An often irreverent look at some of the week's other news, a summer vacation in Ireland, news from Microsoft's annual analysts meeting, a Windows Vista blind taste test, Microsoft's designs on Apple, some Google-oriented R&D, Yahoo! closure, and much more...
My family and I are heading off to Ireland today (Friday) for about two and a half weeks. As with this past two summers, we're doing a home swap, so a family from suburban Dublin will be living in our home during this time as well. The previous two home swaps (both in suburban Paris) went very well, so we're hoping for the best. But the weeks leading up to a trip like this are stress-ball of cleaning and decluttering that puts everyone on edge. Assuming we get out of Logan Airpoirt without issue tonight--never a given in these days of air travel nightmares--let's just say we're all going to sleep wonderfully tonight no matter how packed the conditions.
Despite the trip, I will be working and from a WinInfo perspective, the news will continue on its normal schedule. My blogging and other articles on the SuperSite might slow down a bit for a few weeks, but I'm not sure how the schedule will work out. On the past two trips like this, the 6-hour time change made for a nice schedule--out and about in the morning and then back by 3:00 pm (9:00 am EST) for work. I may or may not to do that this year, depending on how things work out. Not that it matters, I guess.
As with the previous two home swaps, friends of ours from Dedham are coming out for a week with their kids again, which is always nice. And our friends from Paris are also coming for several days, so we should have a full schedule. We'll be mostly visiting in and around Dublin, but we have a three-day side-trip planned for Northern Ireland as well.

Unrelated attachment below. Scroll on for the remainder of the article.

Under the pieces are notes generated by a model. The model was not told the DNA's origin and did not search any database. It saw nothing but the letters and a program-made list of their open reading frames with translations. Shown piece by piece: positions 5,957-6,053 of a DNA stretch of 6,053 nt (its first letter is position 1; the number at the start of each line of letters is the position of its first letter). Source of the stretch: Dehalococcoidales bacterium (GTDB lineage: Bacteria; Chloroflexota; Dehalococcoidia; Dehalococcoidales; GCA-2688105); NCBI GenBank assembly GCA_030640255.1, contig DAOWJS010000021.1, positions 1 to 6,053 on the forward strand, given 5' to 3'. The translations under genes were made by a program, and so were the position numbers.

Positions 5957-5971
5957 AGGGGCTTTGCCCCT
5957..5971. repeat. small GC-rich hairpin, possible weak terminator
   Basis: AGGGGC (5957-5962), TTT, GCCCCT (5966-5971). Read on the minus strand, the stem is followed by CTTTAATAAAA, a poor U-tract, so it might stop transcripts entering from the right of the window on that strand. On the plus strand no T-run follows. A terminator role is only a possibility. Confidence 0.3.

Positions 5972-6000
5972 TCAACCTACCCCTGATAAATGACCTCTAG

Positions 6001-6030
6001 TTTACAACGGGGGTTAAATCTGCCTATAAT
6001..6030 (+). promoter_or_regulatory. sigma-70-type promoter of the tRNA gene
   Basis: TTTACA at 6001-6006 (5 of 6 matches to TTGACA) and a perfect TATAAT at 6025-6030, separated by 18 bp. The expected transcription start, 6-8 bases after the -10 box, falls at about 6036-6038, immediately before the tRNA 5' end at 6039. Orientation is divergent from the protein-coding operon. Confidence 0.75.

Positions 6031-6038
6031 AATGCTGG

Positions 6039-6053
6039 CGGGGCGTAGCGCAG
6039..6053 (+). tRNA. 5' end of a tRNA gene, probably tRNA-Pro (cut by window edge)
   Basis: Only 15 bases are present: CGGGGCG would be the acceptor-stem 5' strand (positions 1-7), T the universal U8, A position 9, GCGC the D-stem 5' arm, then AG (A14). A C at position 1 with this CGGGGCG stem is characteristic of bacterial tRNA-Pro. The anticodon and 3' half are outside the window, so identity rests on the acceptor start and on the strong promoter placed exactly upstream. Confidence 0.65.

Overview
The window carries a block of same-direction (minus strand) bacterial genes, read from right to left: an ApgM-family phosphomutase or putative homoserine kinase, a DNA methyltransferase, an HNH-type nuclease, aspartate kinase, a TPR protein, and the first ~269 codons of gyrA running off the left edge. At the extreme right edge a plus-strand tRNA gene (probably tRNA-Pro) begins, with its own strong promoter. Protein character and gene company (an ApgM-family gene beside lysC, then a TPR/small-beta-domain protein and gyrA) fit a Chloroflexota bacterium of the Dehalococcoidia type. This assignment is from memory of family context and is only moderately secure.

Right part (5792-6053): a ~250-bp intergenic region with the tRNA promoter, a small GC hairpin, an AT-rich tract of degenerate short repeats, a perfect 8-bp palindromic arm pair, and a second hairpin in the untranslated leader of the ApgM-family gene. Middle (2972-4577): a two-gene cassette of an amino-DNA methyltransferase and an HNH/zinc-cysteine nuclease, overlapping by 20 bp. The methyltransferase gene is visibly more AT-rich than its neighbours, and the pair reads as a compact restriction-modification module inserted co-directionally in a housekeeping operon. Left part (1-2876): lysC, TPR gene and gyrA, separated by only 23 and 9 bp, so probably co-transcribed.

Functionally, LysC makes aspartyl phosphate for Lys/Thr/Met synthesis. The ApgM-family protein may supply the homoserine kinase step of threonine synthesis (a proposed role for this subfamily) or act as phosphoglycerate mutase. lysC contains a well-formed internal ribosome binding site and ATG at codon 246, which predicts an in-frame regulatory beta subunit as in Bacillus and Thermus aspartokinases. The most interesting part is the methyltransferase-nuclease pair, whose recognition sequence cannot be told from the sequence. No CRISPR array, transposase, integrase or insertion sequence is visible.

Leo and I recorded another fun episode of the Windows Weekly podcast yesterday. As always, you can expect to see the new episode sometime this weekend. I'm planning on recording the podcast as usual while away, though I suppose that will depend on the Internet connection and so forth. But for now, the plan is to continue as usual.
But wait, there more. Don't forget to follow me on Twitter, Friendfeed, and the SuperSite Blog.
I Told You So: Windows Vista Wins Big in Blind Taste Test
It has to make you laugh out loud, unless of course you're one of those iHaters who was convinced that Windows Vista really was a piece of junk. Microsoft this week rounded up Windows XP users who professed to have negative impressions about Vista and put them in front of a "new" operating system, codenamed Mohave, showed off its new features, and then gauged their reactions. Over 90 percent of them loved it, which is really interesting, because Mohave is ... get this ... Windows Vista. Which just goes to show you, perception really does go a long way. A tip of the hat to CNET's Ina Fried for breaking the news on this one. It's just good stuff.
Microsoft Wants to Be More Like Apple (You Know, Without the Arrogant Self-Importance)
In a letter to all Microsoft employees this week, Microsoft CEO Steve Ballmer discussed a number of initiatives the company will undertake in its next fiscal year (which runs from July to June). One of the more interesting bits involves Apple. This is interesting because Microsoft has conspicuously (and to their detriment, I believe) ignored Apple publicly as a competitive threat in the past. "In the competition between PCs and Macs, we outsell Apple 30-to-1," he wrote. "But there is no doubt that Apple is thriving. Why? Because they are good at providing an experience that is narrow but complete, while our commitment to choice often comes with some compromises to the end-to-end experience. Today, we're changing the way we work with hardware vendors to ensure that we can provide complete experiences with absolutely no compromises. We'll do the same with phones -- providing choice as we work to create great end-to-end experiences." While it's unclear what this change in relationship means exactly, I'm heartened to see Microsoft finally rising up to meet the Apple challenge. This should have happened a few years ago.
Cost of Keeping Up with the Googlers? Oh, About $2.5 Billion a Year
At its annual analysts meeting this week, Ballmer also discussed his plans for competing with Google. Previously, those plans seem to involve jumping around on stage and pointing over to a vague spot in the corner and claiming they were doing something, when, in fact, they were not. This time, Ballmer says, Microsoft will throw $2.5 billion a year into Google-related research and development. "We're going to need to continue to invest until we get greater scale in this business," he said. Steve, you could only have greater scale.